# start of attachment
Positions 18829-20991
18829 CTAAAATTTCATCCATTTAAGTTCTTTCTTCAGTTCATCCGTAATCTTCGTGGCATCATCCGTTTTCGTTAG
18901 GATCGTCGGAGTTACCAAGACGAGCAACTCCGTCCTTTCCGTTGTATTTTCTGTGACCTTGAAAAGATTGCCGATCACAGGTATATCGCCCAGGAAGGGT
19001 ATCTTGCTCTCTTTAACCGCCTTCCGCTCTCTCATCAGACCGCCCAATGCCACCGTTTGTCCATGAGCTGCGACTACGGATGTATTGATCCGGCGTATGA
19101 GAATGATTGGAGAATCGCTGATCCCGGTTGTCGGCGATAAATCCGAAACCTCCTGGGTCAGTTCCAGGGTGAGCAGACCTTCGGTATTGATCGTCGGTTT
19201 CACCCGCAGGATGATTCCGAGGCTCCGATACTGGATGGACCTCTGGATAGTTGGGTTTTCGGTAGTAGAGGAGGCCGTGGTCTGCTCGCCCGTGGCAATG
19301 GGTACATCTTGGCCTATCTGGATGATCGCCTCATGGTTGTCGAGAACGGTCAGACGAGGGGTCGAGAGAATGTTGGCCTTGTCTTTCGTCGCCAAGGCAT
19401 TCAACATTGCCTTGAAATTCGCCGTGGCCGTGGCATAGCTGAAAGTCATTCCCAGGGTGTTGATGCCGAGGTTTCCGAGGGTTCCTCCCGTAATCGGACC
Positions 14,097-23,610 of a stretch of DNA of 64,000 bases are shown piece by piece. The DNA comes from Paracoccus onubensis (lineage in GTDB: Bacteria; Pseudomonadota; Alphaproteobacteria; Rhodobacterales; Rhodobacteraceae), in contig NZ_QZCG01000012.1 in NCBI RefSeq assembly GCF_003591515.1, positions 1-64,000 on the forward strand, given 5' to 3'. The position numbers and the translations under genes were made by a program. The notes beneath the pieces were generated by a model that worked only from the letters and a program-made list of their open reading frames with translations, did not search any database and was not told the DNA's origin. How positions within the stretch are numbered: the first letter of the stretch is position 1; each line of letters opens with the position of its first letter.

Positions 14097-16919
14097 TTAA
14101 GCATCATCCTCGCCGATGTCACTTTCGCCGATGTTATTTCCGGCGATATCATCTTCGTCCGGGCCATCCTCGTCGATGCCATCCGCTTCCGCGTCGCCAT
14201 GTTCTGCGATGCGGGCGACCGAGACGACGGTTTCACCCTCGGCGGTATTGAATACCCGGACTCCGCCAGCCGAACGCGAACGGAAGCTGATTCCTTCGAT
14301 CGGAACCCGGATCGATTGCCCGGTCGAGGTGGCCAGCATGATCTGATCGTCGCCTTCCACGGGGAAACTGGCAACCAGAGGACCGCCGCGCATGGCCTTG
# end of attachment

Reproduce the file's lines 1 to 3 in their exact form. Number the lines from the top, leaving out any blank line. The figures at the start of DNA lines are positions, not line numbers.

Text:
Positions 18829-20991
18829 CTAAAATTTCATCCATTTAAGTTCTTTCTTCAGTTCATCCGTAATCTTCGTGGCATCATCCGTTTTCGTTAG
18901 GATCGTCGGAGTTACCAAGACGAGCAACTCCGTCCTTTCCGTTGTATTTTCTGTGACCTTGAAAAGATTGCCGATCACAGGTATATCGCCCAGGAAGGGT